Normally, I teach graduate secondary education teacher candidates; this month however, I’m teaching undergraduate elementary education candidates.
On the first day I canceled class in favor of a chill book club, now I’m the most popular prof of all time. We drink tea and eat donuts while reading half of Paul Tough’s How Children Succeed and all of Tracy Kidder’s Among Schoolchildren. Kidder is a non-fiction writing marvel. Like me, Among Schoolchildren is old; unlike me, it’s still really excellent.
Schools change so slowly, over three decades later, Among Schoolchildren still rings 90% true. The core of the book is one Holyoke, Massachusetts fifth grade teacher’s struggle with a particularly challenging student. Can she get him to cooperate and do some work without the herculean effort derailing the entire class?
This article, “New Peer Mentor Program at Centennial Elementary” just caught my eye because it was my daughters’ school and some friends work there. And because I was thinking about Chris Zajac, the teacher, and Clarence, her challenging student.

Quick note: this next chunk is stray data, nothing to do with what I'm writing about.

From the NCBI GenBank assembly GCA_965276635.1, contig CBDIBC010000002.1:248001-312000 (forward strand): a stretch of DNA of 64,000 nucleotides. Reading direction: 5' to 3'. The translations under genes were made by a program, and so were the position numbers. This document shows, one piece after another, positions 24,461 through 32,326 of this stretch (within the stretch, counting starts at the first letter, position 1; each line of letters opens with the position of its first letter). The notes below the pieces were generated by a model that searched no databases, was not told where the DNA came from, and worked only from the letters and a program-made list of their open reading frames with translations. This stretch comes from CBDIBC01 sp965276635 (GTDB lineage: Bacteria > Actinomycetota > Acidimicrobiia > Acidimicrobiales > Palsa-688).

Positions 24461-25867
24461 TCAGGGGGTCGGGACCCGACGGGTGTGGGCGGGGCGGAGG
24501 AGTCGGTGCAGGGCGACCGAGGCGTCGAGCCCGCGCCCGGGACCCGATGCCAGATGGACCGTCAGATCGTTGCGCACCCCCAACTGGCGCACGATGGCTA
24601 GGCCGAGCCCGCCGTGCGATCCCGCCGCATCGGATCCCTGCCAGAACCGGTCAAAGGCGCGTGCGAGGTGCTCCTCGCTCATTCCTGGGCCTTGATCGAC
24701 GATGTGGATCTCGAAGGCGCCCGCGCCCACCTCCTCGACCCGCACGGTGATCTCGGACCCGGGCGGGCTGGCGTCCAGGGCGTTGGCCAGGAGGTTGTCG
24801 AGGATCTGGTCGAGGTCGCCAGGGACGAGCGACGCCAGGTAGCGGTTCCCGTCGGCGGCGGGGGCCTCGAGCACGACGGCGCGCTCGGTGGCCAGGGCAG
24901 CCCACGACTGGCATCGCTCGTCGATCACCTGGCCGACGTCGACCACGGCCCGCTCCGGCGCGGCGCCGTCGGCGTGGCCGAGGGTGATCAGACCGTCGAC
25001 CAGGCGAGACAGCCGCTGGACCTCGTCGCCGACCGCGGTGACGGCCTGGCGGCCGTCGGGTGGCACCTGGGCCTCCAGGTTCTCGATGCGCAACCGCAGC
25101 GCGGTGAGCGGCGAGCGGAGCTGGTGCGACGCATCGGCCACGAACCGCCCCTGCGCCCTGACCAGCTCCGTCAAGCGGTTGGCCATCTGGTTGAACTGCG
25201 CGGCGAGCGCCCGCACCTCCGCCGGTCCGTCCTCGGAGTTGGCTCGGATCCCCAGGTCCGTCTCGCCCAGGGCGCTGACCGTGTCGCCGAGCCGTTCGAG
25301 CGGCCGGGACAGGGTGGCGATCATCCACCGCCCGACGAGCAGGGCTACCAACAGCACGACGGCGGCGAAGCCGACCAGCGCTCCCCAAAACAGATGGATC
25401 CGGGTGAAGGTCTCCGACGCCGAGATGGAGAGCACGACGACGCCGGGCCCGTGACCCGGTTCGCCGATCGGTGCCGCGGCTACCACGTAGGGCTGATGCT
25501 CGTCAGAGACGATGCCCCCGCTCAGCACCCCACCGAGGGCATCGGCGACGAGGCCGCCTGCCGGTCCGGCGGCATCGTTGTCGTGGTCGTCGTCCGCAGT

What if Clarence needs responsibility more than rules and restrictions. What would happen if Clarence, and Chris’s other challenging students she regularly struggles with, were asked to help some younger students with their school work? And to be role models of sort.
Would they rise to the occasion? Would they feel better about themselves? Could that create positive momentum; improve their school experience; and make Chris’s classroom a more peaceful and productive place?